The heart on the left was stitched with stabiliser underneath, the one on the right had no stabiliser and is slightly puckered.
There is a debate within the quilting community about whether stabiliser is necessary for machine appliqué or not. Personally, I do use it every time to prevent puckering and also to eliminate any tension issues.
There are lots of different types out there, cut-away, tear-away, heat-away and wash-away.
For machine appliquéing onto cotton fabric, my preference is for Vilene ‘Stitch-n-Tear’ which easily tears away after stitching.
Pressing your background fabric with a quick spray of starch before beginning the machine appliqué can also help reduce pulling around the stitches.
- Having confirmed the scale is accurate, take the paper copy of your pattern and trace it as accurately as you can onto the paper side of the fusible web.
NOTE: the finished pattern will be a mirror image of the template.
(TIP: You may want to label your pieces if your design uses lots of little bits that are likely to get mixed up.)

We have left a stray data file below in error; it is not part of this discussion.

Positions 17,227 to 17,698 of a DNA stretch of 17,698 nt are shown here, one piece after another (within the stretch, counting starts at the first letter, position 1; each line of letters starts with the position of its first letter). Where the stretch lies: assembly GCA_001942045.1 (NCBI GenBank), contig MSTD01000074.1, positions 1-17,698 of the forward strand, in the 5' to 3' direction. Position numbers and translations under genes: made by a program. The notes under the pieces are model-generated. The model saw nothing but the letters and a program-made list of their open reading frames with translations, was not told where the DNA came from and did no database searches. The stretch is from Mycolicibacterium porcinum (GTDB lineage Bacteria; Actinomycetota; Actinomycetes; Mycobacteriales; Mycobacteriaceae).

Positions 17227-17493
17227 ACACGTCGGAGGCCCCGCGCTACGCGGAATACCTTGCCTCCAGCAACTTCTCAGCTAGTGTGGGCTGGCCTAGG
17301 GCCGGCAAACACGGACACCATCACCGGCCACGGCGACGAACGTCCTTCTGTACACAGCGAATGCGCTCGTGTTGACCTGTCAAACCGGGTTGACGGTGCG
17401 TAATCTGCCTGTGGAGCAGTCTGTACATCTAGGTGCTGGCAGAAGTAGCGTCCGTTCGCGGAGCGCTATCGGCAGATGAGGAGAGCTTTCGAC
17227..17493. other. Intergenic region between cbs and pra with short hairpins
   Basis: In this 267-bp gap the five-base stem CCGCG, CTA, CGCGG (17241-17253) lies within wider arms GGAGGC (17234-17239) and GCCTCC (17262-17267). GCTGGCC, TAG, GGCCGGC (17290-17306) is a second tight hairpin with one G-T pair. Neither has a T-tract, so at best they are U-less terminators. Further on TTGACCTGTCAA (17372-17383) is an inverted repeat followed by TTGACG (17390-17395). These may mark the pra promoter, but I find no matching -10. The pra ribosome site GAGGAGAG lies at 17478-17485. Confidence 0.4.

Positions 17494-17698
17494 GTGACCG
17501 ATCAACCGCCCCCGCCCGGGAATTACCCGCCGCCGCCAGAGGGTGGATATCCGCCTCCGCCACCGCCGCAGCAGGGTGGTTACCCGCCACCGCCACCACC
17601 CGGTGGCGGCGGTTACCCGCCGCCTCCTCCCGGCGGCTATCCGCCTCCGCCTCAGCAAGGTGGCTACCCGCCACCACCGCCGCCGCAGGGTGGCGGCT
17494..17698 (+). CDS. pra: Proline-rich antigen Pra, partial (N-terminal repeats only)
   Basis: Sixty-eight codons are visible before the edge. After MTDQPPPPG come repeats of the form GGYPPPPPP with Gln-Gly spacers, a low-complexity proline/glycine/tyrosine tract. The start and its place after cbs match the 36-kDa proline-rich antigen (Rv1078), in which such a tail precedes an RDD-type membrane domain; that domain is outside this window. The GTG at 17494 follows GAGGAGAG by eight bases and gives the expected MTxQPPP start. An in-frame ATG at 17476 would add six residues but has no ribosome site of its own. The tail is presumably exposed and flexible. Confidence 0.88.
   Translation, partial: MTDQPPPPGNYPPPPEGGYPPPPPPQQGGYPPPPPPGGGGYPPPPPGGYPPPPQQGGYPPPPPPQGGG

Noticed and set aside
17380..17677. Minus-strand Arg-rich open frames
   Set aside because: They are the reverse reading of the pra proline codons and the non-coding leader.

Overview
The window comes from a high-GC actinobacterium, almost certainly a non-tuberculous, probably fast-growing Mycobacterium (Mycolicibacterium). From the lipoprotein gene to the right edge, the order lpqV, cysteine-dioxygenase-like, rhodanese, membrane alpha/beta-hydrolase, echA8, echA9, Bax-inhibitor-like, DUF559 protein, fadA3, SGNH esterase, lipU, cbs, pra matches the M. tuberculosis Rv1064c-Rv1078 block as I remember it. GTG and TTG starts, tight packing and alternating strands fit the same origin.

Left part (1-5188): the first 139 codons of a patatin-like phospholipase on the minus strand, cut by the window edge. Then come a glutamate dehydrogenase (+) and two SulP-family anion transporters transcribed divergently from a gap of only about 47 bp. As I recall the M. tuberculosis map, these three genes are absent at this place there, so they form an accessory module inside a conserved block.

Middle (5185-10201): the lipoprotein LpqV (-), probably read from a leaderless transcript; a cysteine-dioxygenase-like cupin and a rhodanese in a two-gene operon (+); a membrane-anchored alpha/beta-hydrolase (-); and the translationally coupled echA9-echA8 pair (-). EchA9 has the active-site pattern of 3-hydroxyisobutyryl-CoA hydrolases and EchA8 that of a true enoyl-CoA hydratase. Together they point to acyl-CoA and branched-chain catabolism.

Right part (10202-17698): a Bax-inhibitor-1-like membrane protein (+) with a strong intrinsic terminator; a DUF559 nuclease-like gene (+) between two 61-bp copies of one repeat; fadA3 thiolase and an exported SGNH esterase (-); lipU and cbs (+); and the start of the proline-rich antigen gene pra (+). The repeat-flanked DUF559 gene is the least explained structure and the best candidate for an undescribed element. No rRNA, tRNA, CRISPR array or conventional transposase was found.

Cut loosely around the traced lines leaving a little extra space.
- Fuse the webbing, glue-side down onto the WRONG-SIDE of your chosen fabric.
- Accurately cut out the pattern pieces along the traced lines.
- You need to then remove the paper backing before fusing the appliqué piece to your background.
(TIP: I find if you try to pull off the paper backing immediately, it’s difficult to peel off and tugging at it can cause the fabric to fray and distort.
Leave it to cool for around half-an-hour and then it should pull off easily.)
Now position the pieces right side up on the background fabric and arrange as desired. Fuse again according to the manufacturer instructions and stitch in place.
(NOTE: It’s important to just PRESS the pieces, and not slide the iron over the appliqué which may cause the pieces to shift out of position.)
Setting Up Your Machine
If possible, set your machine to finish with the needle in the down position, this will make pivoting in the fabric easier. You may also wish to reduce the speed of your machine.